Google has just published a guide relative to its recent core updates. This specifically talks about the updated questions to ask about creating quality content and getting familiar with the quality rater guidelines.
Google has reiterated that focusing on ensuring to produce the best content is what their algorithm seeks to reward. They have always been giving guidelines to content creators to ensure that they offer quality content. Now, they have updated these with some fresh set of questions to ask about a content. These questions are categorized as follows:
- Content and quality questions
- Expertise questions
- Presentation and production questions
- Comparative Questions
Content and Quality Questions
These sets of questions revolves around originality, insightfulness, being comprehensive, and avoiding clickbait headlines.
Content authoritativeness has always been Google’s highlight in terms of quality content. One clear example that Google gave is something that is worth being bookmarked or used a a reference by printed materials like books, magazines, etc.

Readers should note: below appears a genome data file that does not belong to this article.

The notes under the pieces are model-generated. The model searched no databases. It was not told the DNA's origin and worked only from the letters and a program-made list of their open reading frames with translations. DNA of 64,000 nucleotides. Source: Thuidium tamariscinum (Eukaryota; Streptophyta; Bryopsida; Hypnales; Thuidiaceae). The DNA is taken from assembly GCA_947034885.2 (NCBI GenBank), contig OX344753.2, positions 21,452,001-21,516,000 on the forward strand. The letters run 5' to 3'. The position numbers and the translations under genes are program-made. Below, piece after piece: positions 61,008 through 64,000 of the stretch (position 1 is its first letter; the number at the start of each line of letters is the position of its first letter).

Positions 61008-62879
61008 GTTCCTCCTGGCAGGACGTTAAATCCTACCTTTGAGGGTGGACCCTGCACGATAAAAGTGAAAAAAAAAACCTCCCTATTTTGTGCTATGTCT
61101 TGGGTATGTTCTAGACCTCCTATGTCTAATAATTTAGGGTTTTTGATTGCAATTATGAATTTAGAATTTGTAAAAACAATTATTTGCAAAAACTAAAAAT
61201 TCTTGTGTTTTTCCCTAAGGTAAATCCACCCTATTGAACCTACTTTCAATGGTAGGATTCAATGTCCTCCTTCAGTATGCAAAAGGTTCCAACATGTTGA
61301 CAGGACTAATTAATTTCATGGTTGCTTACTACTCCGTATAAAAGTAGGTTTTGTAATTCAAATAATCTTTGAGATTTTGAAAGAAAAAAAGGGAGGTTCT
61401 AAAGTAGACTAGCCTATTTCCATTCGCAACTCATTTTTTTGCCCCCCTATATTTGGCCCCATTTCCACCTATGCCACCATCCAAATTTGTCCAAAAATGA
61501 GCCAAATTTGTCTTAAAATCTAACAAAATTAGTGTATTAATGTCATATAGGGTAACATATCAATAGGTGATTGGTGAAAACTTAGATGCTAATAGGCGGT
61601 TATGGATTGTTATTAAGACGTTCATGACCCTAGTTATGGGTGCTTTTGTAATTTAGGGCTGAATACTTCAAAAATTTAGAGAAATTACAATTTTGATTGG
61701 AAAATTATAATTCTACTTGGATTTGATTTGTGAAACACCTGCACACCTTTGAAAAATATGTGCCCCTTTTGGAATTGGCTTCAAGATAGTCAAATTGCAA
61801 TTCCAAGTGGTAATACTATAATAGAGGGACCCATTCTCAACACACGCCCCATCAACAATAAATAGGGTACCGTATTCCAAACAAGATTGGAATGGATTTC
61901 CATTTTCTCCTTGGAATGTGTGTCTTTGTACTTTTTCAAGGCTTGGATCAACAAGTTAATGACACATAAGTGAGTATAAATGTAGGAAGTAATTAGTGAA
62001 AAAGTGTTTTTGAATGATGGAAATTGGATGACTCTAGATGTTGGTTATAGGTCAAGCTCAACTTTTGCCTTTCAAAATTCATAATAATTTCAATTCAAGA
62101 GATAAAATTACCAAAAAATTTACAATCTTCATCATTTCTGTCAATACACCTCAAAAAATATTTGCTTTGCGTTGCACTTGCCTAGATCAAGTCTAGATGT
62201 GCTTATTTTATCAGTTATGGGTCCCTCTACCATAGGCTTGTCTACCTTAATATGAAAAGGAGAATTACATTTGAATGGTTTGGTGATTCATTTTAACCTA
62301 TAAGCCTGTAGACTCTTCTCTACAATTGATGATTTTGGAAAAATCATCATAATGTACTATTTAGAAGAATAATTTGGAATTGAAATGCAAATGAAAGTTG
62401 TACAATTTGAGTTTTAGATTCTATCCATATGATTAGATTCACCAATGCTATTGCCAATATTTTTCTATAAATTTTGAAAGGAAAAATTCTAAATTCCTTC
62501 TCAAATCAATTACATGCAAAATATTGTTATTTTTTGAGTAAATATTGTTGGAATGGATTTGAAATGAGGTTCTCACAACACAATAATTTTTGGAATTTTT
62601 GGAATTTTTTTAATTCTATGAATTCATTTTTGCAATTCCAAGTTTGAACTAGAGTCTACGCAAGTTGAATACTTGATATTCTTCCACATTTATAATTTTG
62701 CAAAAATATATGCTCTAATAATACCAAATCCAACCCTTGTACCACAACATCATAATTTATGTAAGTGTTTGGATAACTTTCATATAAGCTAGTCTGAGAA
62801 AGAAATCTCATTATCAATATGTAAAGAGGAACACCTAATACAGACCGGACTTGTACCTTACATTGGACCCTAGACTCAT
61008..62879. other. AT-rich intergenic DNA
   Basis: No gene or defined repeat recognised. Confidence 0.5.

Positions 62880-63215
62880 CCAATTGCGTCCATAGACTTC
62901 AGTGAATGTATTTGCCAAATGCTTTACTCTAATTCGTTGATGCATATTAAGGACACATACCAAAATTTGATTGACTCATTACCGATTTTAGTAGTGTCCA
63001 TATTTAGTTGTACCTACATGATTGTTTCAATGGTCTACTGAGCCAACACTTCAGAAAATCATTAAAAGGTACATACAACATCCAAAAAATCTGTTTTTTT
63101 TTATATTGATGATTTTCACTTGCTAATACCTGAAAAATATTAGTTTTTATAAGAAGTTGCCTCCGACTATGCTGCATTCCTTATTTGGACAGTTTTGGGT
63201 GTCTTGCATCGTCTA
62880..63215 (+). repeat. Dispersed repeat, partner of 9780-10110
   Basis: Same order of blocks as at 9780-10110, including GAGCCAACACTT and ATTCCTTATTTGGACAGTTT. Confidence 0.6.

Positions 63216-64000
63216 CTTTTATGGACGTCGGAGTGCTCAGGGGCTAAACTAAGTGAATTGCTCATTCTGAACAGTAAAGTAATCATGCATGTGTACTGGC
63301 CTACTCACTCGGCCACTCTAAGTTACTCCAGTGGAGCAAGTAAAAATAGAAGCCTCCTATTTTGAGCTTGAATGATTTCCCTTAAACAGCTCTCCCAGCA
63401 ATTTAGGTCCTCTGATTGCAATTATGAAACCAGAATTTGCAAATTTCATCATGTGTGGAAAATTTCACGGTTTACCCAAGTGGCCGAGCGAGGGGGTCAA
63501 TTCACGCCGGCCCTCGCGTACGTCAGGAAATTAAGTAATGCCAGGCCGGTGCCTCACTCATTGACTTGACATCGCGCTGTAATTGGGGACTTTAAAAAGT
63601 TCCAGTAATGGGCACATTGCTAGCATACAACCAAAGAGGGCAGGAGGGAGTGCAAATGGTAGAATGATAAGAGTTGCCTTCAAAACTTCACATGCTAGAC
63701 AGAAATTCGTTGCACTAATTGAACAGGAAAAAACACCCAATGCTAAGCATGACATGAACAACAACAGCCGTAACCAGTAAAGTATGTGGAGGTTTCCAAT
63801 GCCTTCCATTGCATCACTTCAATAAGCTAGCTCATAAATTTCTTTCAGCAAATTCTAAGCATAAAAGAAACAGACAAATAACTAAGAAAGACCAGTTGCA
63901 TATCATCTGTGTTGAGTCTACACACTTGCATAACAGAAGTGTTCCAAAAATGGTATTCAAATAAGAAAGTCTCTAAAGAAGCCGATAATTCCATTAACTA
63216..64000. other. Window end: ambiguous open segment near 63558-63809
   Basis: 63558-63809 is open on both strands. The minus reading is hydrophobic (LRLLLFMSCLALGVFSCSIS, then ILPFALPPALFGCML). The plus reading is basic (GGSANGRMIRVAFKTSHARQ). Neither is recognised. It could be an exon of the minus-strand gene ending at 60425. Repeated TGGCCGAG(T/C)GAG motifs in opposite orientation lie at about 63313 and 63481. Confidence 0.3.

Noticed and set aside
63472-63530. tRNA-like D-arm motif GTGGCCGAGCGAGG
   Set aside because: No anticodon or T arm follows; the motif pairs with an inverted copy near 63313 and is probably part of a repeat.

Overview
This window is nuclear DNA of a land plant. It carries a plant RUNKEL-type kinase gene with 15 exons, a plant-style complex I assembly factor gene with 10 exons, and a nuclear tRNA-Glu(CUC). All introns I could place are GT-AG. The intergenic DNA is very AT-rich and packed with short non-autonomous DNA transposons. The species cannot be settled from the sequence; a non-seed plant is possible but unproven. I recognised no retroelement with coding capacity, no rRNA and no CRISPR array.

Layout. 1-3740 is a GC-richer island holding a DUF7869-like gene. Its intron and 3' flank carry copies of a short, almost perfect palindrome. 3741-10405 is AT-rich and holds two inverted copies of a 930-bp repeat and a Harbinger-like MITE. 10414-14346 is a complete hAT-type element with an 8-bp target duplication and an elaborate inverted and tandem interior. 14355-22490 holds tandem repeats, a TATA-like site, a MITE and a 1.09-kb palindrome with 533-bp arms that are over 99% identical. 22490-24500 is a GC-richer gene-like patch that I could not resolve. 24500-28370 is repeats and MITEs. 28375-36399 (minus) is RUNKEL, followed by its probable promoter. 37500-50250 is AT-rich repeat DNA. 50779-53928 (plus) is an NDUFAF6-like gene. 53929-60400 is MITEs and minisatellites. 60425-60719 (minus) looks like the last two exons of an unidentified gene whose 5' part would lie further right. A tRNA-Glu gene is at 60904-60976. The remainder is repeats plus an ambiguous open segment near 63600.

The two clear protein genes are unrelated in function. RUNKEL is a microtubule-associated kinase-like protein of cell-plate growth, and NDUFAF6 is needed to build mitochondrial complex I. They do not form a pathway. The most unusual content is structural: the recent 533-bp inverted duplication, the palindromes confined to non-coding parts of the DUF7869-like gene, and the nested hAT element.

These relate to trust and the expertise of the author or the website publishing the content. Knowledge and experience of the author on a certain topic and the its truthfulness is something that one must consider.
Presentation and Production Questions
These talk about how the content looks and how it is being distributed. Of course spelling and grammar is very important and making sure that we made the content not just for the sake of making it or beating the deadline.
Google warned us here on content mass production or spreading it across large network of sites and on excessive ads. We must not forget that content should be mobile friendly.
These are sets of questions to ask on how valuable your content is as compared to others. Google even suggests that you consult or get honest assessments from people you know.
Quality Rater Guidelines
Another resource that Google provides on creating quality content is the search quality rater guidelines. Raters are people who help Google get some insights about their search algorithm. They are trained to understand if content meets E-A-T (Expertise, Authoritativeness, and Trustworthiness).
Ultimately, since the beginning until now, quality content is what it is all about. It is how we define it may differ that is why Google has laid out some guidelines so we are all in the same page. Read Google’s core update blog here: What webmasters should know about Google’s “core updates”.
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